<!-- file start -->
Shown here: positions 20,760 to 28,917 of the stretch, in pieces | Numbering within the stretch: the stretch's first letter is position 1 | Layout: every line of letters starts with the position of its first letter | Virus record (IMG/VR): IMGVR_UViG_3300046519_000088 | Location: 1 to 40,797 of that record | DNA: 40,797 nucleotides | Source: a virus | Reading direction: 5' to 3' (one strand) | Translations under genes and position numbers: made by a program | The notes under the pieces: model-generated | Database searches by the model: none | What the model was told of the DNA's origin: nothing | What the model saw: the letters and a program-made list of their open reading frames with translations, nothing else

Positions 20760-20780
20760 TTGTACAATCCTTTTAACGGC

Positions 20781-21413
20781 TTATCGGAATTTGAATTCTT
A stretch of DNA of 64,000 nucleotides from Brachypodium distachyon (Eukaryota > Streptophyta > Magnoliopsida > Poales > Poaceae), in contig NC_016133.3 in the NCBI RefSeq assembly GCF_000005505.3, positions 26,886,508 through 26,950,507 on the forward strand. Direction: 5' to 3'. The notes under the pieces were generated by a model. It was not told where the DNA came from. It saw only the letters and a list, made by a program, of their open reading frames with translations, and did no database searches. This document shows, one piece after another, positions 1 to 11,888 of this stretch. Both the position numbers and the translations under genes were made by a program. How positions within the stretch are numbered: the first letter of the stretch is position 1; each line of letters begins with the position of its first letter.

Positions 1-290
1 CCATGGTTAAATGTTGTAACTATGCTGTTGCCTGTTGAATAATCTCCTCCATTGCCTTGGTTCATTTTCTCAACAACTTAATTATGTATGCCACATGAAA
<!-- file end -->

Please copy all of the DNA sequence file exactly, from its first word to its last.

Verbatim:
Shown here: positions 20,760 to 28,917 of the stretch, in pieces | Numbering within the stretch: the stretch's first letter is position 1 | Layout: every line of letters starts with the position of its first letter | Virus record (IMG/VR): IMGVR_UViG_3300046519_000088 | Location: 1 to 40,797 of that record | DNA: 40,797 nucleotides | Source: a virus | Reading direction: 5' to 3' (one strand) | Translations under genes and position numbers: made by a program | The notes under the pieces: model-generated | Database searches by the model: none | What the model was told of the DNA's origin: nothing | What the model saw: the letters and a program-made list of their open reading frames with translations, nothing else

Positions 20760-20780
20760 TTGTACAATCCTTTTAACGGC

Positions 20781-21413
20781 TTATCGGAATTTGAATTCTT
A stretch of DNA of 64,000 nucleotides from Brachypodium distachyon (Eukaryota > Streptophyta > Magnoliopsida > Poales > Poaceae), in contig NC_016133.3 in the NCBI RefSeq assembly GCF_000005505.3, positions 26,886,508 through 26,950,507 on the forward strand. Direction: 5' to 3'. The notes under the pieces were generated by a model. It was not told where the DNA came from. It saw only the letters and a list, made by a program, of their open reading frames with translations, and did no database searches. This document shows, one piece after another, positions 1 to 11,888 of this stretch. Both the position numbers and the translations under genes were made by a program. How positions within the stretch are numbered: the first letter of the stretch is position 1; each line of letters begins with the position of its first letter.

Positions 1-290
1 CCATGGTTAAATGTTGTAACTATGCTGTTGCCTGTTGAATAATCTCCTCCATTGCCTTGGTTCATTTTCTCAACAACTTAATTATGTATGCCACATGAAA